In 1868 a less primitive Fort was built on a plateau 300 yards to the southeast. Between 1862 and 1886, Ft. Bowie was the nerve center for military campaigns against hostile Chiricahua Apaches led first by Cochise and then by Geronimo. With Geronimo's final surrender in 1886 this ended both the Apache Wars and Ft. Bowie's military usefulness. It was an active post for eight more years.

When it was abandoned in 1894 Ft. Bowie was a modern post of about 38 structures. These are the ruins we see today. (Information from brochure.)

We did not take the time to walk the whole site but do plan on coming back and doing so the next time we come this way.

Corrals and Stables

Quartermaster and Storehouse.

Guard House 1886

Another view of ruins.

One view from visitor center.

Back to the main road we headed towards Apache Pass and came upon this sign and by this time the road was no longer paved.

Just after this sign there is a parking area,
rest rooms, and information about Ft. Bowie.
This is also were the one and half mile trail
to the visitor center starts.
I did not take pictures of this area but from what we could see the path was very similar to the one pictured above that we took. The difference being about 800 feet versus 1 and 1/2 miles.

Before reaching Apache Pass we came upon this sign.

Apache Pass

The road mentioned in the above information.

This will definitely be a place we will return to. We would need to arrive earlier in the day and be better prepared for the hike. There is a lot of history here and we hope to explore it further.

 "When I was young I walked all over this country,
east and west,
and saw no other people than the Apaches."

Heading South and West

November 17, 2015

Leaving Monticello RV Park and
heading towards I 25.

Our last look at the mountains in the distance.

The road ahead as we head South on I 25.

More views as we continue South.
Could not resist snapping the sign,
who could, Garfield 8 miles.

We turned onto New Mexico Highway 26 a nice shortcut to I 10 when heading West.

In Hatch, NM, a small town just after we turned onto 26, there are peppers hanging in stands just about everywhere you look. I said to Tom, I wonder if this is the Chile capital of New Mexico. I have since done some research and it is actually advertised as the “Chile Capital of the World”.  They are known world wide for their Chile crop.

The Hatch Valley also grows onions, pecans, alfalfa, lettuce, cabbage, sweet potatoes, wheat, cotton, along with various experimental crops. Hatch is proud to have never experienced a crop failure.

Labor Day Weekend they celebrate their world famous crop with a two day festival. and this small town has accommodated up to 30,000 people from all over the world for this event. 

I only took one picture in Hatch.
Out the window as we traveled down 26.

These signs speak for themselves.

It was not that long and we were in Arizona.

Wanting to visit the Ft. Bowie National Historic Site our travel day ended in Bowie, AZ. The RV park we landed at, there will be no pictures, Mountain View is a Passport America park and does have full hookups with 50 amps. There is also free WiFi, and they did sell Jerky and Pecans. Plus the people we met there were friendly and the park itself seemed clean. We would stop there again if we go back to Ft. Bowie; otherwise not a destination stop.

" I am determined to be cheerful and happy in whatever
situation I may find myself. For I have learned that the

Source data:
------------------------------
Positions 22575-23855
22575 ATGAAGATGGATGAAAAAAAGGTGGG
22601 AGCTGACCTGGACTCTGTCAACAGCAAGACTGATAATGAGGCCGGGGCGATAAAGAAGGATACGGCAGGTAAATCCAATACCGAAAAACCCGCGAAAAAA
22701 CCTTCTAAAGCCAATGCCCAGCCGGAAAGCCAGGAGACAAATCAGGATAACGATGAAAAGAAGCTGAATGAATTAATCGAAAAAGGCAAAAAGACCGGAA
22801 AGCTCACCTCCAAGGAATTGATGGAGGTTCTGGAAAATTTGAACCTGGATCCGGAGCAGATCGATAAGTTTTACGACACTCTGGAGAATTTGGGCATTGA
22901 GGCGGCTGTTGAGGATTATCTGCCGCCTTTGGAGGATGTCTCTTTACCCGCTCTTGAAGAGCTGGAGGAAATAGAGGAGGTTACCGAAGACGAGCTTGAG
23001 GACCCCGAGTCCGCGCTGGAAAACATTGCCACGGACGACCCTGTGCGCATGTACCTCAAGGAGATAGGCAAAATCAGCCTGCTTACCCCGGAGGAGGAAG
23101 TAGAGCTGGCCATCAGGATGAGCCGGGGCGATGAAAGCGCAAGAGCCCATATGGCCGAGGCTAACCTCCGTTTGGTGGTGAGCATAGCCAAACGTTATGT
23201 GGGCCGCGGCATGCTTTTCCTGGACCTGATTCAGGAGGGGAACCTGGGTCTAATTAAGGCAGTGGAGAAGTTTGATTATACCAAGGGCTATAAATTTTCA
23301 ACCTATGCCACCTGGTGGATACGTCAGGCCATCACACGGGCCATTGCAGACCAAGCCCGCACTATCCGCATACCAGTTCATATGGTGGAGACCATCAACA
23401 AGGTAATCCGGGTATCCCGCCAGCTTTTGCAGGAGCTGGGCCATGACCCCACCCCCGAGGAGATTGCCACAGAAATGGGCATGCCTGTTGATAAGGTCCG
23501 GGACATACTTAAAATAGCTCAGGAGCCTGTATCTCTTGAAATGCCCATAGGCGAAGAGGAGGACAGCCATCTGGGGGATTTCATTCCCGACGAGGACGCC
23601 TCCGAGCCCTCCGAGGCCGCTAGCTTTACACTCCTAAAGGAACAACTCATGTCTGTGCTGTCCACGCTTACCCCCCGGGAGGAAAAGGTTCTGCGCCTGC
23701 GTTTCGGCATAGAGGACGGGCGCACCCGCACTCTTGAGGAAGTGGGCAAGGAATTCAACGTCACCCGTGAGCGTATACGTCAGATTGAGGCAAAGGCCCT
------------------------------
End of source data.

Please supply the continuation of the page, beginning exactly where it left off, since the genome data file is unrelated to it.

greater part of our misery or unhappiness is determined
not by our circumstance but by our disposition."
                                                            ~Martha Washington

Thursday, November 19, 2015

Wind Delay

Monday, November 16, 2015

The "plan" was to be up early and on our way this morning. We actually were not sure where we would be stopping. The goal was Arizona with Bowie as a possible stopping point. Ft. Bowie National Historic Site is nearby and we do want to go and see it. We thought we would take off and decide when to stop as the day unfolded.

Through out the night we could feel the Crusader moving from the wind. When we checked the weather in the morning there were High Wind Warnings for where we were and several cities we checked along our route. The wind itself would be any were from 25mph to 32mph but the wind gusts, being predicted, would be from 45mph to around 58mph. So we looked at each other and said there is no where we have to be and no schedule to keep so lets stay put. The beauty of this lifestyle being retired. (We are learning more about those "plans" written in "jello" and enjoying every minute.)

We hunkered down and enjoyed the time being spent together. Tomorrow is another day and the road ahead and the places we are going will still be there.

"We cannot direct the wind but we can adjust the sails."
                                                                ~Author Unknown

Saturday and Sunday

Saturday, November 14, 2015

Not to much to report today. We spent the day just enjoying the day.

Sunday, November 15, 2015

We had made tentative plans for the day but after checking the weather, rain was predicted, we decided to just stay in.

Views of the sky as the day progressed.

Just enjoying these days, together, has been a special time.

Heading South, Truth or Consequences, New Mexico

Friday, November 13, 2015

Today we traveled about 100 miles South down I25 to Truth and Consequences, NM.

A rest stop not long after we were on our way. Somewhat
different then we are used to seeing.

The road and views along the way.
I love the way the mountains look shrouded in a
blue mist from a distance.

A canyon we dropped down into.

Pictures out the front window of the highway winding
away into the distance.

Our drive into our home parking spot for the next few days.